3  The Proposed Model

In this study, an automatic skin cancer classification utilizing the SCSODTL-SCC technique has been developed on dermoscopic images. The SCSODTL-SCC model's goal is to detect and classify different kinds of skin cancer on dermoscopic images. In the presented SCSODTL-SCC model, various subprocesses are involved, namely preprocessing, U2Net segmentation, NASNetLarge feature extraction, hybrid DBN classification, and SCSO hyperparameter tuning. Fig. 1 represents the overall process of the SCSODTL-SCC approach.

images

Figure 1: Working process of the SCSODTL-SCC system

3.1 Image Preprocessing

Firstly, Dull razor approach-related hair removal and median filtering-based noise elimination are performed. In dermoscopic images, hairs are removed using the DullRazor technique for accurate detection and segmentation. This method makes hair removal on lesions in three phases. In the primary stage, it identifies hair positions through a grayscale morphological closing function. In the subsequent stage, it determines hair positions by monitoring the thickness and length of identified shapes. Later, the ensured pixels will be interchanged as a bilinear interpolation method. Finally, it smoothened the exchanged pixel utilizing a median filter. Moreover, the U2Net segmentation approach is employed to detect infected lesion regions in dermoscopic images. U2-Net can be referred to as an advanced DL method for background removal, which generates the mask that can be further leveraged for segmenting the image through image processing functionalities of Pillow and OpenCV libraries. The image with background is given to the U2-Net model, which produced a mask for the image. The mask can extract the RoI from the original image without including the background.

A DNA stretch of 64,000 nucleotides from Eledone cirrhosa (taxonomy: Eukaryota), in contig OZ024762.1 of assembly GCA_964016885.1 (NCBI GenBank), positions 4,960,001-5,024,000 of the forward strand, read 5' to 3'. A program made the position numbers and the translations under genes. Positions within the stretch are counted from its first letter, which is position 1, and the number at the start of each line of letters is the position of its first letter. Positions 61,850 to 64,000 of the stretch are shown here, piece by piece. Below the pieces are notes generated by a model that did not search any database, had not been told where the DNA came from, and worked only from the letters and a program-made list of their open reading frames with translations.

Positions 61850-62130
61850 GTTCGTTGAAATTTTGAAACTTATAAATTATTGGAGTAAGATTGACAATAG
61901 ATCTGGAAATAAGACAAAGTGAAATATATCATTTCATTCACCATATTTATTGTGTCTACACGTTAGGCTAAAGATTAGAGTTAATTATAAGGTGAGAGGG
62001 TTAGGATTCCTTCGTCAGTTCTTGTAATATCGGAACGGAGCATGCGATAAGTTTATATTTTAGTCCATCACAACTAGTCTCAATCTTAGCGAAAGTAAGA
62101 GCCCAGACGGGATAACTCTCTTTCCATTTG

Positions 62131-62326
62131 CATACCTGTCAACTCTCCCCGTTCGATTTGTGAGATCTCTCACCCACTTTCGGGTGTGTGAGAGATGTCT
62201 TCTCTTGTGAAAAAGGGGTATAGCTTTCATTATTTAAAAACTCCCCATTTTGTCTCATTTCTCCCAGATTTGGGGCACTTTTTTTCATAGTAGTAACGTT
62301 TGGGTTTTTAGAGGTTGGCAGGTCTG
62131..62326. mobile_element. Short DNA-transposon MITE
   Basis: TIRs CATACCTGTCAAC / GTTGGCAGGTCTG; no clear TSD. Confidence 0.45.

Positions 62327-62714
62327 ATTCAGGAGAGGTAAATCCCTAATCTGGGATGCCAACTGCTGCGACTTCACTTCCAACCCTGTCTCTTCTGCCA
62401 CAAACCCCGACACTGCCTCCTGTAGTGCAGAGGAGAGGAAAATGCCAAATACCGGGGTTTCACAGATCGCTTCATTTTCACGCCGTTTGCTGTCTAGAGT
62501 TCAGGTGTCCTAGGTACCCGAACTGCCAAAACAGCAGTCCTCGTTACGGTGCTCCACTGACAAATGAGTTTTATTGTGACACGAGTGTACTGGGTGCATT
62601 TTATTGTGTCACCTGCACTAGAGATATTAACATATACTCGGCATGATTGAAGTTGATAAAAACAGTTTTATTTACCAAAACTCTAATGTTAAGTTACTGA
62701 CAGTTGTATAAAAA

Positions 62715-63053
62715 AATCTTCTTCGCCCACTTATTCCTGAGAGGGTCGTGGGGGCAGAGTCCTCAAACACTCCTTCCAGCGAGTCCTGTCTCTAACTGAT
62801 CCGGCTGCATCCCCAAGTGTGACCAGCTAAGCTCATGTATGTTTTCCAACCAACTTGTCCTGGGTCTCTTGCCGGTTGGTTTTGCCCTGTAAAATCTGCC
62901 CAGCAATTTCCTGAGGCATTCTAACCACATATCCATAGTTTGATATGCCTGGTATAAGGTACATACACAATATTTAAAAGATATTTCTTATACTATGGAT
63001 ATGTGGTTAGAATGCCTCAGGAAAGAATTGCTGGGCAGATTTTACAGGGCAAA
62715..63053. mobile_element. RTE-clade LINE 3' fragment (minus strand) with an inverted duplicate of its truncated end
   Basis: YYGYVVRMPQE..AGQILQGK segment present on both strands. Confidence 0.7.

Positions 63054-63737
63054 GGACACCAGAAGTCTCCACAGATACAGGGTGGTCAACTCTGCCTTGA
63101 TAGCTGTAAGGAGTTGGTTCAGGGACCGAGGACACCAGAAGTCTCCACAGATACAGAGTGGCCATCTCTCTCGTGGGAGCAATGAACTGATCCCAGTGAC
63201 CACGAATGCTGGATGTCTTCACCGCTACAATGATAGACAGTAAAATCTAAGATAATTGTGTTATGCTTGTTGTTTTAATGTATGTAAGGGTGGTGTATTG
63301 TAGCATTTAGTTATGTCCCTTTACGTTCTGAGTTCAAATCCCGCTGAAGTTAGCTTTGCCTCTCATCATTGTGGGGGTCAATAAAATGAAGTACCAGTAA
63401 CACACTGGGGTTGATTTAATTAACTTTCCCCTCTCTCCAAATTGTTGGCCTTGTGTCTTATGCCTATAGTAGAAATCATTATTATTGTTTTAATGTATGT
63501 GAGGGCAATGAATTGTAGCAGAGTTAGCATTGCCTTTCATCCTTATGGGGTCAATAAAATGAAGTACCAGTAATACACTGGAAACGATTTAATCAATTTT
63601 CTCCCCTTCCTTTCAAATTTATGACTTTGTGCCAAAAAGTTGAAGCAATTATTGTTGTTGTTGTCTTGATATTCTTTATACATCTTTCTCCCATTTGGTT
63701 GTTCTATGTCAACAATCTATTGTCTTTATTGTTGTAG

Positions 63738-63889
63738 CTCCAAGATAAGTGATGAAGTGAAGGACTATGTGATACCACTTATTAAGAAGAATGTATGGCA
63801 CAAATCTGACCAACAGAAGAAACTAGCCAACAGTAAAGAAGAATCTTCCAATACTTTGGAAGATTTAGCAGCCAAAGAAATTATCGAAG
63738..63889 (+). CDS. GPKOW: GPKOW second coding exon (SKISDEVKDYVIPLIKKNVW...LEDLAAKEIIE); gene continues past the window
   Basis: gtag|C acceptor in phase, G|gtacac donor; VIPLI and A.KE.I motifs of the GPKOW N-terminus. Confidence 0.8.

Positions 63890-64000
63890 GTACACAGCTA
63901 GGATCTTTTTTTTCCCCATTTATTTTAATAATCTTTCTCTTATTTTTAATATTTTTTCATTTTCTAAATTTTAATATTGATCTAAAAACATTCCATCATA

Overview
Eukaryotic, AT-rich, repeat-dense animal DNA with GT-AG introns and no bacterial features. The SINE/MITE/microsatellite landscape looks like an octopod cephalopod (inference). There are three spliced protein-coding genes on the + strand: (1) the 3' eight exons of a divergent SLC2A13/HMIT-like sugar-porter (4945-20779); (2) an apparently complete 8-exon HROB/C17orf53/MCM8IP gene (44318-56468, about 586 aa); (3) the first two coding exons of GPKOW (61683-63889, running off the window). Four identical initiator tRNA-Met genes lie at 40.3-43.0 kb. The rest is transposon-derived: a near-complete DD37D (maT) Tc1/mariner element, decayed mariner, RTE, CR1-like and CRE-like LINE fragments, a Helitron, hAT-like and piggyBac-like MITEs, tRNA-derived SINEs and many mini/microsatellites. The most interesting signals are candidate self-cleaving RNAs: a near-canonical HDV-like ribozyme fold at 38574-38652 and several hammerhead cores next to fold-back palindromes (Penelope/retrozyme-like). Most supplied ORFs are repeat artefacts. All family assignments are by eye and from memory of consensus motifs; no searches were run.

3.2 Feature Extraction Using NASNet Model

At this stage, the NASNetLarge-based feature extractor is applied. Neural architecture search (NAS) is one of the authors’ essential search processes during this network. The child network was revealed for accomplishing any accuracy on the validation set that notably existed for convergence [18]. The succeeding accuracy value has been employed for upgrading the controller that successively creates optimum structure over time. This procedure gradient occurs for updating the controller weighted. During this method, the entire convolutional net infrastructure existed manually. It can be collected of convolutional cells which take related shapes as a new but are weight in a distinct approach. 2 kinds of convolutional cells are occurring for quickly evolving scalable structures for images of several sizes: (i) convolutional cells produce feature maps having a 2-fold decrease in height and width, and (ii) convolutional cells return feature map with same dimensional.

These 2 types of convolutional cells can be demonstrated as reduction and normal cells correspondingly. An initial procedure utilized for the cell input provides a 2-step stride for minimalizing the cell height and width. The convolutional cell assists striding as it can assume all the operations. The normal and reduction cells infrastructure the controller RNN is searching for is different from the convolutional net. The search area was employed to search all the cell shapes. There were two hidden states (HS) such as h(i) and h(i1), obtainable to all the cells from the search space. The controller RNN creates recursive predictive on the residual convolutional cells on the fundamental of 2 initial HSs. The controller predictive to every cell was orderly as to B blocks, with all the blocks containing 5 predictive stages executed by 5 separate SoftMax classifiers signifying various selective block elements.